(HealthDay News) — For patients with type 1 diabetes, artificial pancreas treatment is efficacious, increasing the proportion of time spent in the near normoglycemic range, according to a study published online April 18 in The BMJ.
Eleni Bekiari, M.D., Ph.D., from the University of Thessaloniki in Greece, and colleagues conducted a systematic review and meta-analysis to examine the efficacy and safety of artificial pancreas treatment in non-pregnant outpatients with type 1 diabetes. Forty randomized controlled trials with 1,027 participants and data for 44 comparisons were analyzed.
The researchers found that 35 of the comparisons examined a single-hormone artificial pancreas system, while nine assessed a dual-hormone system. A low risk of bias was seen in only nine studies. Artificial pancreas use was associated with a significantly higher proportion of time in the near normoglycemic range, both overnight (weighted mean difference, 15.15 percent) and over a 24-hour period (9.62 percent). A favorable effect was seen with the artificial pancreas system for the proportion of time with sensor glucose level above 10 mmol/L or below 3.9 mmol/L over 24 hours compared with control treatment (−8.52 and −1.49 percent, respectively). Sensitivity analyses verified the robustness of the findings.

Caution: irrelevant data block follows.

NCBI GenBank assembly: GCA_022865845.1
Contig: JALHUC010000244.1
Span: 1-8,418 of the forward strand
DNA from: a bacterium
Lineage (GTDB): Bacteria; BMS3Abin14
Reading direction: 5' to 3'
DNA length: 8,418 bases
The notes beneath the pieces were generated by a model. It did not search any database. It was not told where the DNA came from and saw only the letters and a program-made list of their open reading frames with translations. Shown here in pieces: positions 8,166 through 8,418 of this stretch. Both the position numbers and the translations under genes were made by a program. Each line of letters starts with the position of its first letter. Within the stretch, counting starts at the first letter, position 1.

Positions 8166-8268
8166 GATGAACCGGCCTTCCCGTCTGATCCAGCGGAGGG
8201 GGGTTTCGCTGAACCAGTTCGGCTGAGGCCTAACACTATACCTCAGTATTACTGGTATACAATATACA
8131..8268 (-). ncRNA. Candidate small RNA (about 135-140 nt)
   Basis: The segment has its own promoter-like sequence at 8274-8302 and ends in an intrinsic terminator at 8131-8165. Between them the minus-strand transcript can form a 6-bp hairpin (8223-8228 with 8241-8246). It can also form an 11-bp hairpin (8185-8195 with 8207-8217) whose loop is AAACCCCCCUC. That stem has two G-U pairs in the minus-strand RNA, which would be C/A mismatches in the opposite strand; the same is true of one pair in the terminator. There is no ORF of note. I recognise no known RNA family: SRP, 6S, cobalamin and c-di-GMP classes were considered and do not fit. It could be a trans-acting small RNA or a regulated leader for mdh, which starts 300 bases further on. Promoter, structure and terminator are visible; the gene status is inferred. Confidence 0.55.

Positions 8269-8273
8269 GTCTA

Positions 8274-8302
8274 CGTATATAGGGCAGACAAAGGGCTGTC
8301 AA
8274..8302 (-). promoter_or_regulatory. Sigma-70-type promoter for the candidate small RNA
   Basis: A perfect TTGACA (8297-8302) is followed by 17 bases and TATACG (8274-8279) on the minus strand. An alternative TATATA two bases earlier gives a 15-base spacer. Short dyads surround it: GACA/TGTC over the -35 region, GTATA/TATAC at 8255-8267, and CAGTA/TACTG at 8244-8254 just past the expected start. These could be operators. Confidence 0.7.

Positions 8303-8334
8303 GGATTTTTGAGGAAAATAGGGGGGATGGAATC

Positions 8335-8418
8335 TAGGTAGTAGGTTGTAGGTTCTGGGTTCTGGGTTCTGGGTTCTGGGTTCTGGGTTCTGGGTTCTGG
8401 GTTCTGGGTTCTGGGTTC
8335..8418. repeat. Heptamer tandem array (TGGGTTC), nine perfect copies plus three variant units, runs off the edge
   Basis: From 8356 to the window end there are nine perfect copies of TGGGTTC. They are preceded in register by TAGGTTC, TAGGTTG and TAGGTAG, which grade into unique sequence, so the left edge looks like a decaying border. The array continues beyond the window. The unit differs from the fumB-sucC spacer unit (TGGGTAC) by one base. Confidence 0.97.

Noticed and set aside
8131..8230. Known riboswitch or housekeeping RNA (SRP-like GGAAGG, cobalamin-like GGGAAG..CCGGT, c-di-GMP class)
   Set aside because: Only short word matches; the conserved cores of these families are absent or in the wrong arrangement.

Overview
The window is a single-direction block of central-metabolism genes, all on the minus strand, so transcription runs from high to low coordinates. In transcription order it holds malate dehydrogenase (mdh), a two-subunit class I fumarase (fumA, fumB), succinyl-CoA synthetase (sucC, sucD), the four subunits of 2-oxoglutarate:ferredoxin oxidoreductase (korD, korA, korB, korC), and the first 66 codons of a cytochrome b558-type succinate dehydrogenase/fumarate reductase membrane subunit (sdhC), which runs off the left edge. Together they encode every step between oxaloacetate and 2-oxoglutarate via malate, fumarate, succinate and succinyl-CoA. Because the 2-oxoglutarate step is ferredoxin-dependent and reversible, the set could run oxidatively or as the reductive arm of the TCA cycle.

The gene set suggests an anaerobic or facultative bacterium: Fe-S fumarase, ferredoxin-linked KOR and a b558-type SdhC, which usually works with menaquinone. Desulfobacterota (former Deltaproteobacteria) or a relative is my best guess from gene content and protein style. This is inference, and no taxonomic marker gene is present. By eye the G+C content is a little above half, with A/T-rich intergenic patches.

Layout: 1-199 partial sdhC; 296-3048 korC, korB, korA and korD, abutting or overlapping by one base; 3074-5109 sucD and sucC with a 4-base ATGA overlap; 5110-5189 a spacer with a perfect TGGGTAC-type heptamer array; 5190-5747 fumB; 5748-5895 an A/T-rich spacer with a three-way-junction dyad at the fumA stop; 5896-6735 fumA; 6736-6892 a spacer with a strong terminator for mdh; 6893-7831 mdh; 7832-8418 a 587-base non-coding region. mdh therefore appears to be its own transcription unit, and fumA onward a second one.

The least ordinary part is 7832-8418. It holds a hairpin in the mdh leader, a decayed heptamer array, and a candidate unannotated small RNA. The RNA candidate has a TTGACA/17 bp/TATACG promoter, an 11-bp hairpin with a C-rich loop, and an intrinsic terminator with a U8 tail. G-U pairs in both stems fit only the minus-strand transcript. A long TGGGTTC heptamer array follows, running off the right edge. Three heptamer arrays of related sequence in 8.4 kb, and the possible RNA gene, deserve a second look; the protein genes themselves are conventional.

“Artificial pancreas systems are an efficacious and safe approach for treating outpatients with type 1 diabetes,” the authors write.
Several authors disclosed financial ties to the pharmaceutical and medical device industries.